It is interesting that a wide range of films related to science share a common element; namely, sexism is evident in the narratives, and sexism encouraged by the realities of the patriarchal cultures and corporate entities consistently demeaning and/or objectifying women. Moreover, this is by no means an overt theme. In Europa Report, Gattaca, Madame Curie, and the first three Alien movies, women figure prominently in the storylines, and even occupy hero roles. Certainly, Alien’s Ripley and the eponymous Madame Curie impact on their worlds in extreme ways, just as Ripley continually behaves with intelligence and bravery absent in most of the males. Nonetheless, and as the following comparisons reveal, sexism exists even in these presentations, just as the films themselves tend to support traditional and stereotypical ideas of female inferiority, and/or masculine behavior as ultimately and correctly in authority.

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The influence of sexism in these films, to varying degrees, is best appreciated by noting how it exists in specific and relatively ways within the narratives. In Alien, for example, the crew boasts two women: Third Officer Ripley and navigator Lambert. Overtly, the women command some respect, or at least interact as equals with the men. At the same time, scenes reveal underlying sexist ideologies. At dinner, for example, Lambert is the object of an obscene sexual joke from Parker, the engineer/mechanic. Rank means little, then; he is empowered to be vulgar because she is a woman. Then, Ripley’s correct insistence that Kane be quarantined is ignored by both captain and science officer. There are agendas with the latter, but the captain’s dismissal of Ripley strongly suggests a male impatience with what he perceives as feminine weakness. This same quality of sexist dismissal is seen in the other Alien films.

In the first sequel, Ripley is recruited to inform the marines of the realities they will encounter. Those marines interrupt her repeatedly, which is remarkable given the circumstances of the imminent and dangerous mission. Interestingly, also, two female marines are equally contemptuous of Ripley. They represent a kind of masculinized presence; they dismiss her as do the men because they have earned the status of being “like” men. All of this indirectly reflects the ways in which Madame Curie is seen by the men of her culture. Pierre recognizes her credibility as a scientist, but both understand that she requires his support if the research is to continue. This is powerfully evident in the scene when they argue for funding and a laboratory space. Pierre dominates the discussion, but, and ironically, it is her gentle passivity that allows them to go on.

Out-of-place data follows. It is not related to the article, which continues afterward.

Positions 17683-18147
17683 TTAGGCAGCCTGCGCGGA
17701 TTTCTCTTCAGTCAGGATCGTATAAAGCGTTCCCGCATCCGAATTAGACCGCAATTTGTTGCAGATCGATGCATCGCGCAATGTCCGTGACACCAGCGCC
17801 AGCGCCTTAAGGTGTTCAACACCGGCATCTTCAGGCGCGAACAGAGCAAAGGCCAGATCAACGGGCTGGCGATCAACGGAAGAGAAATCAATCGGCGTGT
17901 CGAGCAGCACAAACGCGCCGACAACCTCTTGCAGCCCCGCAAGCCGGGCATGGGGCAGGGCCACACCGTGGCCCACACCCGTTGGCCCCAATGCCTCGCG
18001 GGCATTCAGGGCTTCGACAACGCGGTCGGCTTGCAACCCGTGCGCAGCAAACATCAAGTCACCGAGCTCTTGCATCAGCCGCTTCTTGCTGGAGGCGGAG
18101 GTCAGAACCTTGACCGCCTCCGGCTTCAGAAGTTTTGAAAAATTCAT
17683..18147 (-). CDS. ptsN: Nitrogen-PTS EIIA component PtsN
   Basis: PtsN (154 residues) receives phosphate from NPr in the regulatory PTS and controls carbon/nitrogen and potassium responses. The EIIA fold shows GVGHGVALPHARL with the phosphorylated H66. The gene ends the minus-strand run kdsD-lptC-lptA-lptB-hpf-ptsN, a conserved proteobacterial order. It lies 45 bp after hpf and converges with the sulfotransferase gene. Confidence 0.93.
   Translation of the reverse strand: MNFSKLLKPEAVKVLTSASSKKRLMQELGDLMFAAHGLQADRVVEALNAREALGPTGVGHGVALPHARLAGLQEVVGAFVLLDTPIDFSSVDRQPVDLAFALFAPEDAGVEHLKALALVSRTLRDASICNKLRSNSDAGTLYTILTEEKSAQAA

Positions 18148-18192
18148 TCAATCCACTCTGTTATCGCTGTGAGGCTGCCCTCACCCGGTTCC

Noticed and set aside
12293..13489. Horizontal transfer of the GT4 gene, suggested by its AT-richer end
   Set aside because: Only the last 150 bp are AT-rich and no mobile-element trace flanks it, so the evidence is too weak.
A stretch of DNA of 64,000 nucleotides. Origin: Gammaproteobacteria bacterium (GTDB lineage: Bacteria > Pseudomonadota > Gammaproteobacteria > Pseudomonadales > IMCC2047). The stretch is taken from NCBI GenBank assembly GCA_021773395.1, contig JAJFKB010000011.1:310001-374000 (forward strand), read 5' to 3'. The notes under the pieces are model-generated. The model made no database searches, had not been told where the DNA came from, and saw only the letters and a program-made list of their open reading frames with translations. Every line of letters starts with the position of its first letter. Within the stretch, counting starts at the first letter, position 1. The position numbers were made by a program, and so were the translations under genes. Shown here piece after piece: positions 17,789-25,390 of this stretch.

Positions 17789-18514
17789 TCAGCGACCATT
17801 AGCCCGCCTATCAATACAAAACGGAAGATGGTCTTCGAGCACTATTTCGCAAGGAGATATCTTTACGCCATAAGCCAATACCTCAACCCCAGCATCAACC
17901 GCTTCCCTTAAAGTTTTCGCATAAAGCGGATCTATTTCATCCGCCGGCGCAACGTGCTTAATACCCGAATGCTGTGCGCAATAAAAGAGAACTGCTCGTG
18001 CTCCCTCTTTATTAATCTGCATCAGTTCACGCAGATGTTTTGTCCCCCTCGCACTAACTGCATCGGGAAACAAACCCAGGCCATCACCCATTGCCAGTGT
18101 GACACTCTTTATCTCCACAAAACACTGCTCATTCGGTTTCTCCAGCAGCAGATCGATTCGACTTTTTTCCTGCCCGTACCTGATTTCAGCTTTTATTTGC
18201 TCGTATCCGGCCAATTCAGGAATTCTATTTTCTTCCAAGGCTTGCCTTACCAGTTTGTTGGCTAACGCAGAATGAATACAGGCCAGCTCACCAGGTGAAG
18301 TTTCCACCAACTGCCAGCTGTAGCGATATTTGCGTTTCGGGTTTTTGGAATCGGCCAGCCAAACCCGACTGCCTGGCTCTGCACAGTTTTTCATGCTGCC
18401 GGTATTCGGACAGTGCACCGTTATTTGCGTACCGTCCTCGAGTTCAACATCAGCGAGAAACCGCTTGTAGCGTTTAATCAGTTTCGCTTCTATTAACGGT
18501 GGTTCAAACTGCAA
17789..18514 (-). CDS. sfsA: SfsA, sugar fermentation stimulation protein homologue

With Alien 3, a different kind of sexism is seen, and this connects to the broader reality of the patriarchal foundations of the other narratives. Here, Ripley, the sole female, is consistently doubted by the authorities, no matter her experiences with the aliens and her knowledge. Like Ripley, Madame Curie also must continually prove herself in the face of male bias. More importantly, there is no real recognition of the abilities of either character by the men, until events leave no alternative. Certainly, Curie achieves fame, but the implication is that her pioneering ideas and work rely on her husband’s efforts. Then, both Ripley and Curie essentially can rely only on their accomplishments as validation, as in Ripley’s taking command only after she survives the encounter with the alien. Had men achieved what they achieve, hero status would be awarded. Ripley would have been honored as courageous by the company and the culture, rather than as a female employee who defied company protocols.

Equally meaningful is that the Curie film concludes by emphasizing her “womanly” role as wife and mother. Gattaca also presents traditional ideas of the female gender within its futuristic story, and for the same, emotive effect. For example, in the scene with Vincent desperately trying to affirm his identity and innocence to Irene, he appeals to her as a kind of maternal figure. He insists that she is, “the authority of what is possible,” just as he scolds her for having been too obsessed with finding flaws. In plain terms, this is not an appeal a man would make to another man. Vincent’s desperation relies on emotionally moving Irene and, her austere demeanor aside, she is moved. In all of these settings, then, and with the past of the Curies as well as the science fiction future, women behave and are responded to as women within structures of patriarchal power.

At the same time, it is important to recognize where sexism does not exist. The Madame Curie scene in which she and Pierre labor over the pitch blend, for example, presents real equality in effort and dedication. Then, and sexist dismissal notwithstanding, Ripley invariably triumphs as few men could. Katya in Europa Report also very much reflects Ripley’s urgency and power, and the remarkable aspect of this character lies in an absence of sexism in the film itself. Much of this is due to the almost documentary style of the movie. Interactions are seen from a distanced perspective, and there is no indication of Katya as a target of any sexism. In fact, her pivotal scene in which she encounters the blue light and alien life has the same quality of Ripley’s success at the conclusions of Alien and Aliens. In these moments and with both characters, gender is meaningless because an individual is confronting extremes of terror and danger, and capably. Ultimately, then, the movies discussed more than uphold sexism, yet there are as well variations presenting the female characters is radically non-traditional ways.